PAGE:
Pegasus flying out of a giant, red, spinning asterisk.
Known as the Star of Affinity, this asterisk is the iconic logo of the Red Hot Chili Peppers. Now I know what you’re thinking, wasn’t this supposed to be an article about Aerosmith and VR? I mention the Red Hot Chili Peppers because seeing this image and the rest of the Californication music video was an eye opening moment for me as to the synchronization of computer graphics and reality.
The music video is fashioned as a video game and follows each computer animated band member through various adventures through California; surfing on sharks in San Francisco Bay, snowboarding across the Golden Gate Bridge, and flying on dragonflies. All culminating in the band members meeting at the Earth’s’ core to turn back into their real selves as if they had actually been in the game the whole time. Their ability to storytell through the integration of reality and computer graphics was so compelling to me.
Now imagine compelling music video storytelling with VR. This is exactly what Aerosmith was able to do with their 1993 power ballad, “Amazing.” Let’s take a look into how Aerosmith was able to use VR technology to tell a love story.
As the video opens and the song begins, the scene pans a teenager’s room. On his desk, a VR headset and glove. We first see him scanning images of both himself and his dream girl into the computer to then begin editing his own avatar into the ideal version of himself, sans pimples and all.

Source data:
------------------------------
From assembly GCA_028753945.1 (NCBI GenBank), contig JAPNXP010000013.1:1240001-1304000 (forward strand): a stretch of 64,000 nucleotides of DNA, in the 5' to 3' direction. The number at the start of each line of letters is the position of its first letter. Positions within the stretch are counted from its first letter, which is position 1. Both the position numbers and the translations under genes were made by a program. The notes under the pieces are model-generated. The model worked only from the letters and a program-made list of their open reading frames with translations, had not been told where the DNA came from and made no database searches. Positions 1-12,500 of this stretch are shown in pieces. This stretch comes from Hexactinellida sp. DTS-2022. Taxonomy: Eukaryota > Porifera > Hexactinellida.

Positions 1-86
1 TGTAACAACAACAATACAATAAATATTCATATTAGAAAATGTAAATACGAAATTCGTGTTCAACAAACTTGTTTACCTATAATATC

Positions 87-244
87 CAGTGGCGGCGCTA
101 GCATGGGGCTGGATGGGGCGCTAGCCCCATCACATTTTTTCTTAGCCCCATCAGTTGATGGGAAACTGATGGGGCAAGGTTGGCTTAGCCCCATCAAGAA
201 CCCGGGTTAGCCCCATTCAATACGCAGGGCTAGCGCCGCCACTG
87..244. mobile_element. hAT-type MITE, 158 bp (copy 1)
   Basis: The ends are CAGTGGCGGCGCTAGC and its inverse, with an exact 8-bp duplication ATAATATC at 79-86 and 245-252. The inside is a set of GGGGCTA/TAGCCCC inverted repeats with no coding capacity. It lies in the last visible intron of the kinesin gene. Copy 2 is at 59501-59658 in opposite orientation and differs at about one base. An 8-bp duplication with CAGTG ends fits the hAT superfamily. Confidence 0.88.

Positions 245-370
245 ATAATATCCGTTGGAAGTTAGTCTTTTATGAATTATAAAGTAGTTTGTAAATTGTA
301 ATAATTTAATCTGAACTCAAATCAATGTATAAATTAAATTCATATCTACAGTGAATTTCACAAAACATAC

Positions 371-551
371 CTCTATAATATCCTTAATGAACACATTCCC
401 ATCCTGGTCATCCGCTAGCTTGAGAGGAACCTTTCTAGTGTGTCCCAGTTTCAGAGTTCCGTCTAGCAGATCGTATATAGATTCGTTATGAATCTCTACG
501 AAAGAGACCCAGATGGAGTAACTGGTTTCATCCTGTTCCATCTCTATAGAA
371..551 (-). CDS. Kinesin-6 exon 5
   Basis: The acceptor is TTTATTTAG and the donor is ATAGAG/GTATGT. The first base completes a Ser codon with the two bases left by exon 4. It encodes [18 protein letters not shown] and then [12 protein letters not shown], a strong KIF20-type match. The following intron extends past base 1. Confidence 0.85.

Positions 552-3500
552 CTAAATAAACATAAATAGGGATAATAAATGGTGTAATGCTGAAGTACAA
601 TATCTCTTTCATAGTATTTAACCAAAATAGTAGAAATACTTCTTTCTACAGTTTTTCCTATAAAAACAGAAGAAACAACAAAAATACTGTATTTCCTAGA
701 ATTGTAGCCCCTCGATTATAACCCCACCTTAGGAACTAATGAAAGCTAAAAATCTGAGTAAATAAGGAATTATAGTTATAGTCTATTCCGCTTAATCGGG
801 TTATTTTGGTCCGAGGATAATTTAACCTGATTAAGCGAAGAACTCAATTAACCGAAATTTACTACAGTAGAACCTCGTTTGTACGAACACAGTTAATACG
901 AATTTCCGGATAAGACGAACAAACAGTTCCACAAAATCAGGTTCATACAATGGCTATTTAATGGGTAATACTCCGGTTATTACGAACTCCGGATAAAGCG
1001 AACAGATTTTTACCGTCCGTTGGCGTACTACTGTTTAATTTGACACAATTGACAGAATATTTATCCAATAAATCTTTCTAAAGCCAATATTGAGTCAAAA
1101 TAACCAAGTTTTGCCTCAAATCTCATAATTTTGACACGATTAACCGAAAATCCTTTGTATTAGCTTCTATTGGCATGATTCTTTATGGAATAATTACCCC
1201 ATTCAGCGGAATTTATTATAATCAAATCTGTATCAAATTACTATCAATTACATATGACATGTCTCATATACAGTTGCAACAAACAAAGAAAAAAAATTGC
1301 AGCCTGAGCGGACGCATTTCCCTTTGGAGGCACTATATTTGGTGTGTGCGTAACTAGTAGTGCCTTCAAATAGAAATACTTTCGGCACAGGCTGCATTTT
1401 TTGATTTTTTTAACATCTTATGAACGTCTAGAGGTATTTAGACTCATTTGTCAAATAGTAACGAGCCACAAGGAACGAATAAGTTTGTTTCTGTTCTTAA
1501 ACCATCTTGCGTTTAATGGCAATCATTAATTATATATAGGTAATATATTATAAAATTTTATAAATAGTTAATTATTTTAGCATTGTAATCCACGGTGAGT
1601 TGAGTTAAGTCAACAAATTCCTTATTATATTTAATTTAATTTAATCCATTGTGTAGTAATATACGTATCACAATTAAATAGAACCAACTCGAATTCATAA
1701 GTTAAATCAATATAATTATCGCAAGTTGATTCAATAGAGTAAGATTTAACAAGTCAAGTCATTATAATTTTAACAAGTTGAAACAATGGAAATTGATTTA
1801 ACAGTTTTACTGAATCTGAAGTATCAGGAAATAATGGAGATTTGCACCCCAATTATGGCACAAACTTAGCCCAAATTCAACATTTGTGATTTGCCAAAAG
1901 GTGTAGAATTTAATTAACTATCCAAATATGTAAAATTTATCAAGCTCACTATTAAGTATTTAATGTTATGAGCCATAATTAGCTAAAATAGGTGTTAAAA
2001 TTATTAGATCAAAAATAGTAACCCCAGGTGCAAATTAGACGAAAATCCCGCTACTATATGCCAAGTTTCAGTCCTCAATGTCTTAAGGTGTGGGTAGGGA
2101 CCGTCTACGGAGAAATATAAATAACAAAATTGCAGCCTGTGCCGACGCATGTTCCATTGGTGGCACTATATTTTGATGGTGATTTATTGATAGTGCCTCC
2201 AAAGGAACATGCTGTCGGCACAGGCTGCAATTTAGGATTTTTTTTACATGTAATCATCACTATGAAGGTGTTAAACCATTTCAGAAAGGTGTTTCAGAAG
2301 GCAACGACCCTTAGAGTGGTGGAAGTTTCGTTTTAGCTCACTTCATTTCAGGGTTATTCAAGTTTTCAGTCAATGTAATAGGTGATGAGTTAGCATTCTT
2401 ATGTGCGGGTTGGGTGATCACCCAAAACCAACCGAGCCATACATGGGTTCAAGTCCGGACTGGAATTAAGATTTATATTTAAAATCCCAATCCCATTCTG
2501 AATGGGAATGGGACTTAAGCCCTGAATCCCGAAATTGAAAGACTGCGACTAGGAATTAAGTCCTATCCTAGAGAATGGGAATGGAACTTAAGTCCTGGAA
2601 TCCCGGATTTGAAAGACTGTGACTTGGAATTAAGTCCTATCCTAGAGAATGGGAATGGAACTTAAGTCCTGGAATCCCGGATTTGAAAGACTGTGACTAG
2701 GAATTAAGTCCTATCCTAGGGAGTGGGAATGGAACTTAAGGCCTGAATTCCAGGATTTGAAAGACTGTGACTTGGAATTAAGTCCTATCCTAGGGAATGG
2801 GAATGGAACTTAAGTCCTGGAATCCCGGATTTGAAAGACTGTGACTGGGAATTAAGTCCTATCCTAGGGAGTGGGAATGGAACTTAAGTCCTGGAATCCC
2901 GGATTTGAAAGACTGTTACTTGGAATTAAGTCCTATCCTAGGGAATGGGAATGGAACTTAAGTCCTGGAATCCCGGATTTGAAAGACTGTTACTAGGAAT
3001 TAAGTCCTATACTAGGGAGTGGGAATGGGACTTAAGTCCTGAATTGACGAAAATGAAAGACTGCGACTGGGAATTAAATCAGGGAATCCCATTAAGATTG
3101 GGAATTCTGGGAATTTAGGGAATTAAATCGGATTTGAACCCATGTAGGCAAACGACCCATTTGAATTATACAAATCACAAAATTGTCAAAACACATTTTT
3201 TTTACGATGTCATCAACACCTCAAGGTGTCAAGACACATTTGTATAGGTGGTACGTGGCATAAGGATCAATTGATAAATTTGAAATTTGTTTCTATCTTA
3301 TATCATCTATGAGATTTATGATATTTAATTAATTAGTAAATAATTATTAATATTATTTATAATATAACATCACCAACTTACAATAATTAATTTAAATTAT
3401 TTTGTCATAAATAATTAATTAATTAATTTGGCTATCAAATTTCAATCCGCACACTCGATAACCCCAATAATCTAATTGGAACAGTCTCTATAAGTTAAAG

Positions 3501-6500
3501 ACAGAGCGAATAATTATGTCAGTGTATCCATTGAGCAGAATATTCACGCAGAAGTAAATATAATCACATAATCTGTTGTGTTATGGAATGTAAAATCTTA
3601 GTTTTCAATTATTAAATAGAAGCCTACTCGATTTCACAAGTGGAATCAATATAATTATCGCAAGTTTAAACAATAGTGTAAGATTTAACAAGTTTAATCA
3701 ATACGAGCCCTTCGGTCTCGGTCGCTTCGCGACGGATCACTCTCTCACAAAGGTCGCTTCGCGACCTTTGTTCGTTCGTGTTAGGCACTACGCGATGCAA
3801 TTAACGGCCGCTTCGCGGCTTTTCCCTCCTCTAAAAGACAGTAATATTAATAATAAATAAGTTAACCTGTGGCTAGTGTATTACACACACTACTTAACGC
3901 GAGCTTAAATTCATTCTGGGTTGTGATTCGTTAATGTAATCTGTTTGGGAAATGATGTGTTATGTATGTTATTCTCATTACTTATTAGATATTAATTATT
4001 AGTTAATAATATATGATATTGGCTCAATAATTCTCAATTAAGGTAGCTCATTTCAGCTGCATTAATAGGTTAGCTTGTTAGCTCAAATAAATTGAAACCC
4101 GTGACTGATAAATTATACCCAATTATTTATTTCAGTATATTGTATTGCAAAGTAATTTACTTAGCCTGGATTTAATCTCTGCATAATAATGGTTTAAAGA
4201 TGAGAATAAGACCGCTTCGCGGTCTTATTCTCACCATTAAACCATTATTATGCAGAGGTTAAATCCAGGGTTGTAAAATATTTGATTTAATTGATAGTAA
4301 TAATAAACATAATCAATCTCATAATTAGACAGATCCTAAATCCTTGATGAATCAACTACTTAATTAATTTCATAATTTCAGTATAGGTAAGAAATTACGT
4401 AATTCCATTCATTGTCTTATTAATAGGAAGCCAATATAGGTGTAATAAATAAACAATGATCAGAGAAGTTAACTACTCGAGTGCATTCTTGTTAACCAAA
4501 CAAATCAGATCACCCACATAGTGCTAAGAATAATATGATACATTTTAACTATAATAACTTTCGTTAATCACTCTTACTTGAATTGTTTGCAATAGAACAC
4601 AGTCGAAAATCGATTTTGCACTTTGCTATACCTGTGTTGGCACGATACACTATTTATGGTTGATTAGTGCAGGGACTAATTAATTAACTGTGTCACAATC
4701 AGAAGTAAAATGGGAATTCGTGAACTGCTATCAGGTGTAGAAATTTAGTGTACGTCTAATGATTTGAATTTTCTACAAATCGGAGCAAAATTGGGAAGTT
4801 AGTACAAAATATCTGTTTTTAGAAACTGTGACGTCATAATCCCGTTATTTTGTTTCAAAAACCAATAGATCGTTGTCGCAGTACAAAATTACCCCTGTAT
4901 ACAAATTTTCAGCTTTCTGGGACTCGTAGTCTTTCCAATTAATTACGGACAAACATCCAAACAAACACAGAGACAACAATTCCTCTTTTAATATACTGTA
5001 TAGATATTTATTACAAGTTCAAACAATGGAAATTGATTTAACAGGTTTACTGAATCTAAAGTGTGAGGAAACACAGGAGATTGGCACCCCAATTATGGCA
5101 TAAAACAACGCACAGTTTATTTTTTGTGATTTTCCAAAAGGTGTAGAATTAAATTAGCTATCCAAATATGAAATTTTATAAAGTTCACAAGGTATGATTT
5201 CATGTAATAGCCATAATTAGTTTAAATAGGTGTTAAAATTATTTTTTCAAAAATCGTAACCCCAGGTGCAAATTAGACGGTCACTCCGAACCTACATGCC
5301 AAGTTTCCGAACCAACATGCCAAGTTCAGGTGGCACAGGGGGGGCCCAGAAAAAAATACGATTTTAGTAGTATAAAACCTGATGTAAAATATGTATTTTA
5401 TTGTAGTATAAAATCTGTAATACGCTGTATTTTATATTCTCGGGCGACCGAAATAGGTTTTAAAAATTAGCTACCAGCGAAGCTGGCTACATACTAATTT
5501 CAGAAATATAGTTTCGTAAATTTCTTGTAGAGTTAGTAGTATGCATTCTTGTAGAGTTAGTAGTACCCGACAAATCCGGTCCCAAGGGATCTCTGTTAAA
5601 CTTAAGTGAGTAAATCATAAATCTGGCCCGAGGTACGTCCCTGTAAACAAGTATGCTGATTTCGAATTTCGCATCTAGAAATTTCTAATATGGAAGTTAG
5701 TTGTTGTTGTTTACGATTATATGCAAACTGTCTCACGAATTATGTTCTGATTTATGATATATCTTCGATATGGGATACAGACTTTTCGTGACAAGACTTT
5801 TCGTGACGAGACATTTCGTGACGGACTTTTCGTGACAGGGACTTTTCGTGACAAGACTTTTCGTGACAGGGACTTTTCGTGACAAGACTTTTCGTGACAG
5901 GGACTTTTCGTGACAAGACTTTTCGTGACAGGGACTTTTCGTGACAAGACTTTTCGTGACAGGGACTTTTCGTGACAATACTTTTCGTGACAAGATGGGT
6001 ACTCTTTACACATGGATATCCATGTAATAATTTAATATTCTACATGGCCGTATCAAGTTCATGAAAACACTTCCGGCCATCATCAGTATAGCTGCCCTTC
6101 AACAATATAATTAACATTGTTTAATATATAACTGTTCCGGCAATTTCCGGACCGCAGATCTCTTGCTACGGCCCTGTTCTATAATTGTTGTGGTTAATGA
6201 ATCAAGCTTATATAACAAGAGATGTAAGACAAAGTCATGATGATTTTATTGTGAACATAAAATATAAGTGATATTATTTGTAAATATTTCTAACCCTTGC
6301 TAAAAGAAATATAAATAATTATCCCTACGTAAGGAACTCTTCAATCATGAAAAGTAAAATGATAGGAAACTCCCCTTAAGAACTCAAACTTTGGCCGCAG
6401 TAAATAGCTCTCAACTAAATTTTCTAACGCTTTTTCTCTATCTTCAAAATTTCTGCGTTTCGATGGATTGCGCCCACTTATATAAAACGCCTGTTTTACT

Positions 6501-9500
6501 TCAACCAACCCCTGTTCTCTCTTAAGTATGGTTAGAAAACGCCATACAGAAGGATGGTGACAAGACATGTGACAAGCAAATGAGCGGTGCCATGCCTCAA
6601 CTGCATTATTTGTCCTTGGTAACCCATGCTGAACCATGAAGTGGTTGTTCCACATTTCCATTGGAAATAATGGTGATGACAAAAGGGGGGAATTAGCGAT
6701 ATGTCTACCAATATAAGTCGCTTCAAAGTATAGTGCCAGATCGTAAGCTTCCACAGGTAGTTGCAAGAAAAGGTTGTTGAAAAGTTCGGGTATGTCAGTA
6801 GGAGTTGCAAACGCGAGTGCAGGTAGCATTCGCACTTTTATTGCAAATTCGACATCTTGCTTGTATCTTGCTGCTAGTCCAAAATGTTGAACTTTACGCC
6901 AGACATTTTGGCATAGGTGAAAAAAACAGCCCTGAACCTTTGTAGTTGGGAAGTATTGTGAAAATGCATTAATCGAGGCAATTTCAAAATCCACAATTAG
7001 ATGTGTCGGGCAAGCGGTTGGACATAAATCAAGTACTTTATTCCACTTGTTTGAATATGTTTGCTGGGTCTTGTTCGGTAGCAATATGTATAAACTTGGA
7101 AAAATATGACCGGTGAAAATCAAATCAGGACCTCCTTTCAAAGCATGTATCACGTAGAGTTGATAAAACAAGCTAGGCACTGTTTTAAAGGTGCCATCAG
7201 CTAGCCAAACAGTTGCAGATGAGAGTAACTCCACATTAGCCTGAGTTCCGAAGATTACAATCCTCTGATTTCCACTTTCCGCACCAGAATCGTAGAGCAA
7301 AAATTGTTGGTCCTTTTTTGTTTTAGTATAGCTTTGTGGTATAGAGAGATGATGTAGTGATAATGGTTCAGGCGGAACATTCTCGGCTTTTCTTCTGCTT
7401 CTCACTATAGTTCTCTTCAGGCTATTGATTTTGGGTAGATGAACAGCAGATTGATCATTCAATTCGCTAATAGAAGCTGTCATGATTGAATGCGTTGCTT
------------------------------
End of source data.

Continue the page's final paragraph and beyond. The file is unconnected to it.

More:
Donning his headset and glove, he inspects his hands and shows off the full range of functions that the glove provides. Bearing physical similarities to other 90’s data gloves, he is given full hand and finger tracking as well as gesture control of the user interface. Even letting him reach out and interact with the Aerosmith band members in their own virtual world.
The headset, custom made for the video by 90’s head mounted display manufacturer, Liquid Image has a larger profile than the headsets of today but shows progress from some of the industrial versions that came before it. You can envision actually owning a headset like this one in your home.
Having now fully entered cyberspace and another coming of the chorus, the user is completely immersed and able to live out his wildest dreams. Together, him and his cyber lover ride tandem on his motorcycle across the desert until a biplane swings through, carrying them high enough that they can skyboard back to Earth. As the song comes to a close, he removes his headset and we discover that he was not as alone as he thought. His dream girl was a real person with her own headset; suggesting, the capability for multiplayer VR.
Was VR well known enough for this video to have an impact? Or, would it have just confused people with it’s future technology?
Take a look back at this video from 1993:
Just listening to the audio, it could be placed in a video from today and still contribute to the conversation about VR. VR was thought to have finally checked the boxes that had been holding it back for decades. Sega VR, Virtuality, and the Nintendo Virtual Boy had either been released in arcades or scheduled to be released to the masses within the next couple of years.
Aerosmith, being a prominent band that had been riding success for decades and still had success to come, embraced the technology. They saw the potential and used it to their advantage. Let’s come back to the biplane that they rode in the simulation. Incorporating the biplane of yesterday within a futuristic VR simulation showcases how quickly we’ve innovated that the ability to fly has now become commonplace.
Aerosmith’s ability to seamlessly morph their own music with VR and a love story was innovative for it’s time and like many others assumed consumer VR had arrived. Unfortunately, they were left to dream on and wait until the VR of today.
Image Credit: YouTube AerosmithVEVO